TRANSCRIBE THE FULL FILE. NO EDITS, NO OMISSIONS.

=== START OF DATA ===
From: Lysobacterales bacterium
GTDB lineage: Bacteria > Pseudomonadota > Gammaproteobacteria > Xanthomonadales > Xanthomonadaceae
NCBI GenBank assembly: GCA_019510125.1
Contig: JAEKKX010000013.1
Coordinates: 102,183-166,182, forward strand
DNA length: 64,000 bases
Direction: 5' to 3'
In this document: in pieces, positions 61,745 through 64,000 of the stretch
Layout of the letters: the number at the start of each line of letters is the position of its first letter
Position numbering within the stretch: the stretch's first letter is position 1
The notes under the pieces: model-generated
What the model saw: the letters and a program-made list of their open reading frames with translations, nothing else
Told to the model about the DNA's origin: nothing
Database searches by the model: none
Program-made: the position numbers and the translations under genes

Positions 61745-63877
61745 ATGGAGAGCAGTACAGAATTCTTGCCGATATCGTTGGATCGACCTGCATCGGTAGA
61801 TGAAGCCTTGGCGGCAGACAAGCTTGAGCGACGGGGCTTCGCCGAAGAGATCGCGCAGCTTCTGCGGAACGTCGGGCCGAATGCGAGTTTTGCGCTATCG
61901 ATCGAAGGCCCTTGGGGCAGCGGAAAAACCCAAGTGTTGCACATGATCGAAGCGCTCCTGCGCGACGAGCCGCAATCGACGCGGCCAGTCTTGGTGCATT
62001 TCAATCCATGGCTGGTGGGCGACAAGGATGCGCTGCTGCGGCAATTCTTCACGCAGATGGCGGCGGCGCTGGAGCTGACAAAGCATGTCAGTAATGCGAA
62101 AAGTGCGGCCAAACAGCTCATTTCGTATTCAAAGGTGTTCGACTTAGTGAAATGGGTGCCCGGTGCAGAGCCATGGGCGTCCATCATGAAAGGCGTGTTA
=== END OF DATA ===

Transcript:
From: Lysobacterales bacterium
GTDB lineage: Bacteria > Pseudomonadota > Gammaproteobacteria > Xanthomonadales > Xanthomonadaceae
NCBI GenBank assembly: GCA_019510125.1
Contig: JAEKKX010000013.1
Coordinates: 102,183-166,182, forward strand
DNA length: 64,000 bases
Direction: 5' to 3'
In this document: in pieces, positions 61,745 through 64,000 of the stretch
Layout of the letters: the number at the start of each line of letters is the position of its first letter
Position numbering within the stretch: the stretch's first letter is position 1
The notes under the pieces: model-generated
What the model saw: the letters and a program-made list of their open reading frames with translations, nothing else
Told to the model about the DNA's origin: nothing
Database searches by the model: none
Program-made: the position numbers and the translations under genes

Positions 61745-63877
61745 ATGGAGAGCAGTACAGAATTCTTGCCGATATCGTTGGATCGACCTGCATCGGTAGA
61801 TGAAGCCTTGGCGGCAGACAAGCTTGAGCGACGGGGCTTCGCCGAAGAGATCGCGCAGCTTCTGCGGAACGTCGGGCCGAATGCGAGTTTTGCGCTATCG
61901 ATCGAAGGCCCTTGGGGCAGCGGAAAAACCCAAGTGTTGCACATGATCGAAGCGCTCCTGCGCGACGAGCCGCAATCGACGCGGCCAGTCTTGGTGCATT
62001 TCAATCCATGGCTGGTGGGCGACAAGGATGCGCTGCTGCGGCAATTCTTCACGCAGATGGCGGCGGCGCTGGAGCTGACAAAGCATGTCAGTAATGCGAA
62101 AAGTGCGGCCAAACAGCTCATTTCGTATTCAAAGGTGTTCGACTTAGTGAAATGGGTGCCCGGTGCAGAGCCATGGGCGTCCATCATGAAAGGCGTGTTA